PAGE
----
What is the first thing that comes to mind when you hear the phrase “meal prep”? Chances are you are thinking about bland meals like chicken and rice or committing hours to prepare a week’s worth of meals. Despite the assumptions we may have about meal prepping, this practice can largely benefit students who may live on smaller budgets or are new to cooking. Whether you are interested in learning how to stretch your dollar or perfect a new dish, meal prepping may be of benefit to you.
What are the benefits of meal prepping?
Save time and money: By planning meals ahead of time, you can cut down on the amount of time you spend in the kitchen, as well as curb the temptation to order takeout. Meal prepping is perfect for days when you have back-to-back meetings or zoom lectures and can’t be bothered to cook full meals.
Reduce your food waste: We often buy food without planning meals ahead of time, this makes it more likely that fresh meat and produce will go bad. By planning meals ahead of time and shopping accordingly, we can reduce our food waste.
Quick access to healthy meals: University can prompt unhealthy eating habits like stress-eating and unplanned fasts. By preparing healthy meals that you can quickly grab from the fridge, it is easier to choose nourishing options over what is the most convenient.
What are the different types of meal prepping?
Many people assume that meal prepping means cooking full meals, but there are three different methods of meal prep that suit different needs and cooking abilities.
Batch cooking: Large meals like Lentil soup and Chili are perfect for cooking in a large batch and freezing later into single portions.
Individually portioned meals: Pre-portioned meals are helpful for people with busy schedules or who are always on the go.
Prepared Ingredients: You don’t have to make full meals to meal prep! Try preparing a few side dishes that you can use throughout the week and add to your meals like pre-cut veggies, roasted potatoes, or quinoa.
How to Start Meal Prepping:
Step 1: Choose a meal and method.
If you are new to meal prepping, choose a meal that you know you like and will want to eat a couple of times a week. Begin by making a shopping list of the ingredients you will need to make at least 3 portions. Although it may be tempting to make a week’s worth of the same meals, it’s easy to get bored of eating the same thing every day.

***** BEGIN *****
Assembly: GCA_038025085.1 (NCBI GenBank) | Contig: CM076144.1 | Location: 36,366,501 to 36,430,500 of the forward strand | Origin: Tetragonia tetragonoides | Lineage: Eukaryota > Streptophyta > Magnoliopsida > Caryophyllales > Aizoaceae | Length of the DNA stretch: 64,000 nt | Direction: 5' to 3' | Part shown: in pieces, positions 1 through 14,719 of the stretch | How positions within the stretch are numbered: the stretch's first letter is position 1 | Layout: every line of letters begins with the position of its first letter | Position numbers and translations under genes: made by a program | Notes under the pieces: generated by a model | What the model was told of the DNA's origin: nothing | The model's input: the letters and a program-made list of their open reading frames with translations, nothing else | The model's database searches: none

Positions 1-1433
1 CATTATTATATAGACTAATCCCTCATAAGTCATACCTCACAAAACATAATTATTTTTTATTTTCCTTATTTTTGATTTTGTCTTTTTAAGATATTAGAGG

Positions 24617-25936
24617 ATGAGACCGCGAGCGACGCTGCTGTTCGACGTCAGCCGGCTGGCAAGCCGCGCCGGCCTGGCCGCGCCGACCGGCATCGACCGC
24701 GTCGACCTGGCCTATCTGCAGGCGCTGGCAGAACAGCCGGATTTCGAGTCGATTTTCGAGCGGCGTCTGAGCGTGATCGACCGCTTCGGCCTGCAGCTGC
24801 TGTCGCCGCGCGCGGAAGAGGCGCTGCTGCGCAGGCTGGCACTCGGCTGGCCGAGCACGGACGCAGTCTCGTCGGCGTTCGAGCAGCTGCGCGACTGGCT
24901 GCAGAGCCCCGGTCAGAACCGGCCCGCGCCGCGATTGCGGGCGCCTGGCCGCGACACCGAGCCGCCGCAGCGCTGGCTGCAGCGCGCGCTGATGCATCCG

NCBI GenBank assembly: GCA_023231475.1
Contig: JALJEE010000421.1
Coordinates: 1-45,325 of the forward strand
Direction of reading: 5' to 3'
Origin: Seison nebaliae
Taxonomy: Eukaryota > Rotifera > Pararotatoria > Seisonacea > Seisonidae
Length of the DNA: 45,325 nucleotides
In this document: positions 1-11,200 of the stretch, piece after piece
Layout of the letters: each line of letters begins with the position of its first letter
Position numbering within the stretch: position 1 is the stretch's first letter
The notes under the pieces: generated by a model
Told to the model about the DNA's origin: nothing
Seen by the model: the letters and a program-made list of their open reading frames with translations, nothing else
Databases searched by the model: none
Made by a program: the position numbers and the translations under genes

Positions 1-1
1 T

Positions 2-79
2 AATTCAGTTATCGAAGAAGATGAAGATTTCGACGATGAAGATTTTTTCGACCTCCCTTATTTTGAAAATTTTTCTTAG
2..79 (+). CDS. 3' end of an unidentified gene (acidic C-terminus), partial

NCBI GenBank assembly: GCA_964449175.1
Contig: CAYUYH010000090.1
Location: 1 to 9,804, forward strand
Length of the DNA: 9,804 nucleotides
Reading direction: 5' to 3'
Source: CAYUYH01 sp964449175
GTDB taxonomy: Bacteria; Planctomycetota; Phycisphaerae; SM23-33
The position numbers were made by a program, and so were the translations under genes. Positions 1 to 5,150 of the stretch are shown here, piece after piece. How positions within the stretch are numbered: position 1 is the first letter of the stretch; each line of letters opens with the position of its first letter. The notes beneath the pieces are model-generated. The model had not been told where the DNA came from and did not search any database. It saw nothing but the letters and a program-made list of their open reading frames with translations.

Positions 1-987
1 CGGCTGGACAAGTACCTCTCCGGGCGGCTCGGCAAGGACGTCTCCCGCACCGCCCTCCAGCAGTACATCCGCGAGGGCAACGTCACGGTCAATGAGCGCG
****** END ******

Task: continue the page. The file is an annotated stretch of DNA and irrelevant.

If you are preparing ingredients that you can eat throughout the week, consider dishes like roasted potatoes, sautéed veggies, and granola bars that could be eaten for breakfast, lunch, dinner or as a snack.
Consider foods that stay well in the fridge when planning your meals. Stick to cooked grains, beans, meat, hearty vegetables, and whole fruit. You may want to stay away from ingredients that get soggy after time like cut fruit and crunchy, fried foods like fried fish.
Step 2 & 3: Prepping, cooking and storage
Set time aside to prepare your food. People often dedicate Sundays to meal prep before the start of the week. Once your meals are prepared, store them in the fridge or freezer. Refrigerated meals will typically last between 2-5 days, where frozen food will stay good for 3-4 months.
Aside from making meals more convenient, meal prepping may help you achieve some goals you may have set for yourself whether it be eating more routinely, reducing the amount of money you spend on takeout, or simply spending more time in the kitchen. Check out the list below for meal prep dishes and sides that are perfect for any student budget! Happy prepping!
Individually portioned meals:
By: Rachel Lieske